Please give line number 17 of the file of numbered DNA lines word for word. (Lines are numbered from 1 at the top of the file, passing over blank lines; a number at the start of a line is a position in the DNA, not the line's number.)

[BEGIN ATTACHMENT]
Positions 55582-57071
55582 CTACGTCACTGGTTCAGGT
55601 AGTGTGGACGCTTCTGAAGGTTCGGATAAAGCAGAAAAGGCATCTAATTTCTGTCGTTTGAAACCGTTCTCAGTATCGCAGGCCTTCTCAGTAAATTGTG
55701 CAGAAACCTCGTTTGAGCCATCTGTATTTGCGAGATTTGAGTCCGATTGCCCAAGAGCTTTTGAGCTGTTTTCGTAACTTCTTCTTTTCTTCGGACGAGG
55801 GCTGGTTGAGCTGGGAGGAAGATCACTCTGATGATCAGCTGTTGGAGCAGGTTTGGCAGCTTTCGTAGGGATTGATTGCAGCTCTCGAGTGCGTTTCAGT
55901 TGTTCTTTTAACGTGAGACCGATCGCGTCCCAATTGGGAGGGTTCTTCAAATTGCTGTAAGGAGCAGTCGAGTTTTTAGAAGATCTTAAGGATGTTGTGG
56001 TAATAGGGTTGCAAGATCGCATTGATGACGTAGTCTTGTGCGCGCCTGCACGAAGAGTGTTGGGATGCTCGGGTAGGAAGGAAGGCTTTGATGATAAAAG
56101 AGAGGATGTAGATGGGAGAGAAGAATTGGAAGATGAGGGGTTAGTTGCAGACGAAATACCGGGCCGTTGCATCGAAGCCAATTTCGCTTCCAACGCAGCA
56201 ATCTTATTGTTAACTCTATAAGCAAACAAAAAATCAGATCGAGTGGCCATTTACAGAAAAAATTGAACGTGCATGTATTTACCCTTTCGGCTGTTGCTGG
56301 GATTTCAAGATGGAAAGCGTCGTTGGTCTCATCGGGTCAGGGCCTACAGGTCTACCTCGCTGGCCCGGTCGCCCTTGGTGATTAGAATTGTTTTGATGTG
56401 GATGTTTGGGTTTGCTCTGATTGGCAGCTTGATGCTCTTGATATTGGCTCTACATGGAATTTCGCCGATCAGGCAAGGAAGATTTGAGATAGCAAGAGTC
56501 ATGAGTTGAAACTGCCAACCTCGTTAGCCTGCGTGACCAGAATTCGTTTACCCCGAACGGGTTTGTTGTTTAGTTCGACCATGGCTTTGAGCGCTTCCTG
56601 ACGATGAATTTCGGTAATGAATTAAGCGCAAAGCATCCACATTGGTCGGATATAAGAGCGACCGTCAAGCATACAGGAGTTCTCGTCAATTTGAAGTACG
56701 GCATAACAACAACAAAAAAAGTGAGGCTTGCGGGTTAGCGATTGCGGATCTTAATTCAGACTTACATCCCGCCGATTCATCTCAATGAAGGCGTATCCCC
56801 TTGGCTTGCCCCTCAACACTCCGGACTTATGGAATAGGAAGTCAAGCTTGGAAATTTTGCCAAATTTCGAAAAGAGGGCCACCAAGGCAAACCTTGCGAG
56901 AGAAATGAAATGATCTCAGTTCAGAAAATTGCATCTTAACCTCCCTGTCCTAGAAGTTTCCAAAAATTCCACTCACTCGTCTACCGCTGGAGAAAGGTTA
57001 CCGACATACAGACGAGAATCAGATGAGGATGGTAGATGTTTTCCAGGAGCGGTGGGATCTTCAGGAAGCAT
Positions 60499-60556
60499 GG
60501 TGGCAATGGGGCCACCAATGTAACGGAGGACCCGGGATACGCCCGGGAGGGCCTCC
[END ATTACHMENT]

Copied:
57001 CCGACATACAGACGAGAATCAGATGAGGATGGTAGATGTTTTCCAGGAGCGGTGGGATCTTCAGGAAGCAT